Brenner, Alletta. 2013. "Transforming Campus Culture to Prevent Rape: The Possibility and Promise of Restorative Justice as a Response to Campus Sexual Violence." Harvard Journal of Law & Gender.
Coker, Donna. 2016. “Crime Logic, Campus Sexual Assault, and Restorative Justice.” Texas Tech Law Review 49: 1-64.
Kaplan, Margo. 2017. "Restorative Justice and Campus Sexual Misconduct." Temple Law Review 89:701.
Karp, David R. 2015. "Restorative Justice at Dalhousie: A Reasoned Alternative to the 'Rush to Judgment."Association for Student Conduct Administration Law and Policy Report. January 29.
Kirven, Stephane Jasmin. 2014. "Isolation to Empowerment: A Review of the Campus Rape Adjudication Process." Journal of International Criminal Justice Research 2:1-15.
Koss, Mary P., Jay K. Wilgus. and Kaaren M. Williamsen. 2014. "Campus Sexual Misconduct: Restorative Justice Approaches to Enhance Compliance with Title IX Guidance." Trauma, Violence & Abuse. 15: 242-257.
Koss, Mary P., and Elise C. Lopez. 2014. "VAWA After the Party: Implementing Proposed Guidelines on Campus Sexual Assault Resolution." CUNY Law Review December 19.
Llewellyn, Jennifer J, Jacob MacIsaac, and Melissa Mackay. 2015. Report from the Restorative Justice Process at the Dalhousie University Faculty of Dentistry. Halifax, Nova Scotia, Canada: Dalhousie University.
Llewellyn, Jennifer J., Amanda Demsey and Jillian Smith. 2015. An Unfamiliar Justice Story: Restorative Justice and Education. Reflections on Dalhousie’s Facebook Incident 2015. Our Schools/Our Selves 25:43-56.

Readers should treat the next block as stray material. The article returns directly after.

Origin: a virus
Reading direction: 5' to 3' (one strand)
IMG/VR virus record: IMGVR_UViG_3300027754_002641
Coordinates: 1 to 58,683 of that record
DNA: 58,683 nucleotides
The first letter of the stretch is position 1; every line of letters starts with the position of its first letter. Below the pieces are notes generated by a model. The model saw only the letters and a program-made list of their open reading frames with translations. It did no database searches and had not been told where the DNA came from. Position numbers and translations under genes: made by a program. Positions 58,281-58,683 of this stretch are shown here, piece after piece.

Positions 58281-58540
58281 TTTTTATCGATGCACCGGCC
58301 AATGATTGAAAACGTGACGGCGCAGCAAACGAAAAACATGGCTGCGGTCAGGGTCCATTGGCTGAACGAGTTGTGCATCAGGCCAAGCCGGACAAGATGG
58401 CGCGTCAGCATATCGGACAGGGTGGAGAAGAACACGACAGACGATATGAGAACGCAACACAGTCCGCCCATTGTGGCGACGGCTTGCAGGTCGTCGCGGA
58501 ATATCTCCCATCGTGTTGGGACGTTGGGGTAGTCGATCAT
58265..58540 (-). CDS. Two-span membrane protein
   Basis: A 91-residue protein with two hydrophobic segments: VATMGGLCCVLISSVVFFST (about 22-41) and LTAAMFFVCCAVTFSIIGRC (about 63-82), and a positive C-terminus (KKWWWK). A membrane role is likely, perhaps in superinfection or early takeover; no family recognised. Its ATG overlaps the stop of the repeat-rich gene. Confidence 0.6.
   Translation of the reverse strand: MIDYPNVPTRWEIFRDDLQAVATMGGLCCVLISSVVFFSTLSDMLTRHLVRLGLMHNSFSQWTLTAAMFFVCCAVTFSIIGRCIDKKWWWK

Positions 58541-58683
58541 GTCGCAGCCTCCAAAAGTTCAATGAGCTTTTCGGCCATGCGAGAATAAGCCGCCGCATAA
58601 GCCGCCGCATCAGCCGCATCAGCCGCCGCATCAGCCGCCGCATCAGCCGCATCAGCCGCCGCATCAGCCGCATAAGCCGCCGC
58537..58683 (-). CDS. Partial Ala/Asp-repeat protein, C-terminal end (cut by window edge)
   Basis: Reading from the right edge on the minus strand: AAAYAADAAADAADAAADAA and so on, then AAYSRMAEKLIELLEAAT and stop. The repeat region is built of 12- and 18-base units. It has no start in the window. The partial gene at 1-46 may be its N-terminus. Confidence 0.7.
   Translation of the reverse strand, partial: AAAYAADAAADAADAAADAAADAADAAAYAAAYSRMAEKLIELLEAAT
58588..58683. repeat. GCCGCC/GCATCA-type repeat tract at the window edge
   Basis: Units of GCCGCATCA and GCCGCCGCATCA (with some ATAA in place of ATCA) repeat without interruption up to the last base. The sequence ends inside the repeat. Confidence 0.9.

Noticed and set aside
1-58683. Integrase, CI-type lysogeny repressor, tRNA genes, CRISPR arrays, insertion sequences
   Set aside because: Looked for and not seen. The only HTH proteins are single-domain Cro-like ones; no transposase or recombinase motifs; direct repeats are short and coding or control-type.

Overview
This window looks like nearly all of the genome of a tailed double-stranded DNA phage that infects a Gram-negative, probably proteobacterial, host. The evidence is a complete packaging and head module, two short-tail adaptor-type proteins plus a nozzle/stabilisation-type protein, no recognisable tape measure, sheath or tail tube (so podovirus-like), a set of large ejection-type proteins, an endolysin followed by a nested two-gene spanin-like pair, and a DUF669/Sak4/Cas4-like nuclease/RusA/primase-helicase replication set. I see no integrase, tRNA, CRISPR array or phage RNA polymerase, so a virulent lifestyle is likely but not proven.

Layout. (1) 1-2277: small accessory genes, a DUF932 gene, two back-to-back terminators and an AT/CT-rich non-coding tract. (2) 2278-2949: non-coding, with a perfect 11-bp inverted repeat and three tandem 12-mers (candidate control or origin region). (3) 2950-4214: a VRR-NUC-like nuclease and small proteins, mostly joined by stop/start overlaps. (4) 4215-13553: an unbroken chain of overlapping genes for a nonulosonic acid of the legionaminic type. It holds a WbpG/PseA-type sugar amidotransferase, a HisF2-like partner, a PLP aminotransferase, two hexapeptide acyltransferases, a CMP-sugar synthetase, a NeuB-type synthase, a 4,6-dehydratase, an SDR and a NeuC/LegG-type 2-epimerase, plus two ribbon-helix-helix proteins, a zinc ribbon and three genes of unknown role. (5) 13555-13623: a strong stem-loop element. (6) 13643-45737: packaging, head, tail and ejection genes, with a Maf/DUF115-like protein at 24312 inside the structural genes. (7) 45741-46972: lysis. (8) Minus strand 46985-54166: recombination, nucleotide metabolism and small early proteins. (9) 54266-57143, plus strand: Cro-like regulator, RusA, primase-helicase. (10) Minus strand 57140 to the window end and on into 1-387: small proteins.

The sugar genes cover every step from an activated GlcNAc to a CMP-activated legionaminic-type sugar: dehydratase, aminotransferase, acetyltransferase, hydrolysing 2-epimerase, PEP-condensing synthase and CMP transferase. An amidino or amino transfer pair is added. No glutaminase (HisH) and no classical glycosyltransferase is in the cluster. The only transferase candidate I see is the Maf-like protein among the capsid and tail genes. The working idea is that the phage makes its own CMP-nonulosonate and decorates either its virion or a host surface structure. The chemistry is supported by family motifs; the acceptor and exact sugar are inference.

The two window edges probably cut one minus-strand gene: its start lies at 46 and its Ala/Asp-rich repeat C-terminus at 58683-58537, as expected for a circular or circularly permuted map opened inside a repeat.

New Zealand Law Commission. 2015. The Justice Response to Victims of Sexual Violence: Criminal Trials and Alternative Processes. NZLC R136.
Oudshoorn, Judah, Michelle Jackett, and Lorraine Stutzman Amstutz. 2015. The Little Book of Restorative Justice for Sexual Abuse: Hope Through Trauma. New York: Good Books.
Rice Lave, Tamara. 2016. "Ready, Fire, Aim: How Universities Are Failing the Constitution in Sexual Assault Cases." Arizona State Law Journal 48:637.
Campus PRISM Members
Interest in our project is growing rapidly. We welcome your participation. We have four working groups focusing on prevention, response, reintegration, and project strategy. Contact us with your particular interest or expertise. We are happy to add anyone to our interest list, which receives our email communications and offers advice to the working groups as requested.
David Karp, Skidmore College
Kaaren Williamsen, University of Michigan
Julie Shackford-Bradley, UC Berkeley
Elise Lopez, University of Arizona
Nadia Bazzy, University of Michigan
Jasmyn Story, Skidmore College
Holly Rider-Milkovich, Everfi
Howard Kallem, Duke University
Jennifer Llewellyn, Dalhousie University
Laura Bennett, NOVA Southeastern University
Sheryl Wilson, NACRJ President
Mary Koss, University of Arizona
Rick Shafer, Michigan State University
Donna Coker, University of Miami